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Apple's new M2 iPad Air has a nine-core GPU, despite original claims to the contrary

Apple has corrected the GPU core count in the M2 iPad Air's description.

Apple has quietly changed the M2 iPad Air's listed GPU core count from 10 cores to nine cores, and Metal benchmark testing suggests that the nine-core spec is accurate.

The M2 iPad Air was originally announced as having a 10-core GPU in its initial press release on May 7, 2024. The press release has remained uncorrected, as has an iPad Air support page, and all listings for the product in Apple Stores outside the US as of June 1, 2024.

The correction, first spotted by 9to5 Mac, on Saturday is likely to be the true core count, with the original specs having strangely been in error. Geekbench's Metal benchmark testing of the M2 iPad Air shows a score of 41,095, compared to the M2 iPad Pro's 10-core GPU, which rates a score of 45,195.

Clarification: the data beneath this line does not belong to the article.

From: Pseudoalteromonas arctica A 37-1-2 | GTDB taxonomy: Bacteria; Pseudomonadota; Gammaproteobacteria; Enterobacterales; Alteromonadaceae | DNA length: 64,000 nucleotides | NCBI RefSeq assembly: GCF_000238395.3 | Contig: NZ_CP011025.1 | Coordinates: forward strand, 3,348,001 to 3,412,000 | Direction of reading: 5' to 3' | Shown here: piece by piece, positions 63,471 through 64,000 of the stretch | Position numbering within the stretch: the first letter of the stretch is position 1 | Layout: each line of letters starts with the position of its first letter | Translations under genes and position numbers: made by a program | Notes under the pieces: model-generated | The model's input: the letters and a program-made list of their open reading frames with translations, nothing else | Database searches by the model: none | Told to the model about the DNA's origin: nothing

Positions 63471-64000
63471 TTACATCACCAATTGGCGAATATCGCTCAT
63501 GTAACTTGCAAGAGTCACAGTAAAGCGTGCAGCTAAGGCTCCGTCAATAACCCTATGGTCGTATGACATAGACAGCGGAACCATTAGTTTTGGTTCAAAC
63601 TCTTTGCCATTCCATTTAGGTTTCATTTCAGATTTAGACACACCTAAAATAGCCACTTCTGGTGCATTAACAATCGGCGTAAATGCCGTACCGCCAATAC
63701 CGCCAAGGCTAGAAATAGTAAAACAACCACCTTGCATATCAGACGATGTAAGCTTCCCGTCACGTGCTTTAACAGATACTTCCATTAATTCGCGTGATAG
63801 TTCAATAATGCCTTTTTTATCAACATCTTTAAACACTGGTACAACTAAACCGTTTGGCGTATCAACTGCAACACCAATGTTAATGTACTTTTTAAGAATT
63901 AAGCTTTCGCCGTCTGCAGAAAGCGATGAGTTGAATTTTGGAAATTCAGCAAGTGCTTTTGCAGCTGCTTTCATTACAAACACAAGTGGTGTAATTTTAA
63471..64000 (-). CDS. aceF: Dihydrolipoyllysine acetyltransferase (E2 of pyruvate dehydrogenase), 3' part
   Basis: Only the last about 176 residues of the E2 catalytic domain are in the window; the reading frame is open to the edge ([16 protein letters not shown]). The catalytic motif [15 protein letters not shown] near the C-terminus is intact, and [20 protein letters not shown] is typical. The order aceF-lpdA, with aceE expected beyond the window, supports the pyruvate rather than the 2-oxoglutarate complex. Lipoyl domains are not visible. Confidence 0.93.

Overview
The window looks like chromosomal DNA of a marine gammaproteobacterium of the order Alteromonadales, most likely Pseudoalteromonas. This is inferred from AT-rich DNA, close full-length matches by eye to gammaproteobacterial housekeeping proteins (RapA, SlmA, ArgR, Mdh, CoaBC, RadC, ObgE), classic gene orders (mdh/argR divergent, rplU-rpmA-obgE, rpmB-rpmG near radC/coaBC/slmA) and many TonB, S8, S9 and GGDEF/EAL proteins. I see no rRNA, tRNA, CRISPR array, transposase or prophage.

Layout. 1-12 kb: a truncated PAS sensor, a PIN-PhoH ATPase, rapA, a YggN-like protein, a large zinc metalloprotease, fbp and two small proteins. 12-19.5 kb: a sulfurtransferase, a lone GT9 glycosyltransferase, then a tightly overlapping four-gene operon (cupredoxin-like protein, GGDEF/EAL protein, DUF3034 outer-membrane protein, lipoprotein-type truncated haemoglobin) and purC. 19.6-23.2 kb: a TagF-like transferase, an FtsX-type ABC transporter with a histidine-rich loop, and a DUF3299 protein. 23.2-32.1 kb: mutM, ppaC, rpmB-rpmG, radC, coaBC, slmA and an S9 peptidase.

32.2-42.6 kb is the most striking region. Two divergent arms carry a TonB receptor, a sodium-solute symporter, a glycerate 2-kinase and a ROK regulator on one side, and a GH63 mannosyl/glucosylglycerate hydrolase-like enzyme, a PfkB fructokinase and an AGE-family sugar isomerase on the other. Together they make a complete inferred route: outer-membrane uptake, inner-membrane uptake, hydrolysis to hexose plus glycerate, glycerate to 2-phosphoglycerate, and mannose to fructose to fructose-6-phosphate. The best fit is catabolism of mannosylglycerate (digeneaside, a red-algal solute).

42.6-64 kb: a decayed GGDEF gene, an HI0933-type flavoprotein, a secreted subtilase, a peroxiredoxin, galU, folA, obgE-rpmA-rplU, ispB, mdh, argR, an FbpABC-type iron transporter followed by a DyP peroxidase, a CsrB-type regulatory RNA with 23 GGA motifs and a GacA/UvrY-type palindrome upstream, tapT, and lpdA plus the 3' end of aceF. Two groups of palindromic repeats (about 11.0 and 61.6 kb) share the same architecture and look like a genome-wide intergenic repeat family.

The difference of about 10 percent is explained by the lack of a 10th core in the iPad Air's M2 GPU. The corrected core count in the M2 chips used in iPad Air is the same in both the 11-inch and 13-inch models.

The M2 chip in the iPad Air models is a in all probability a "binned" version of the 10-core chip, with one of the GPU cores disabled. This is done in many cases to increase processor yields, and not have to toss a chip that has one GPU core that doesn't function.

The data correction will likely propagate to Apple's other pages and international sites in the near future.

This also means that the M2 iPad Air is the only machine Apple sells that sports a nine-core M2 GPU.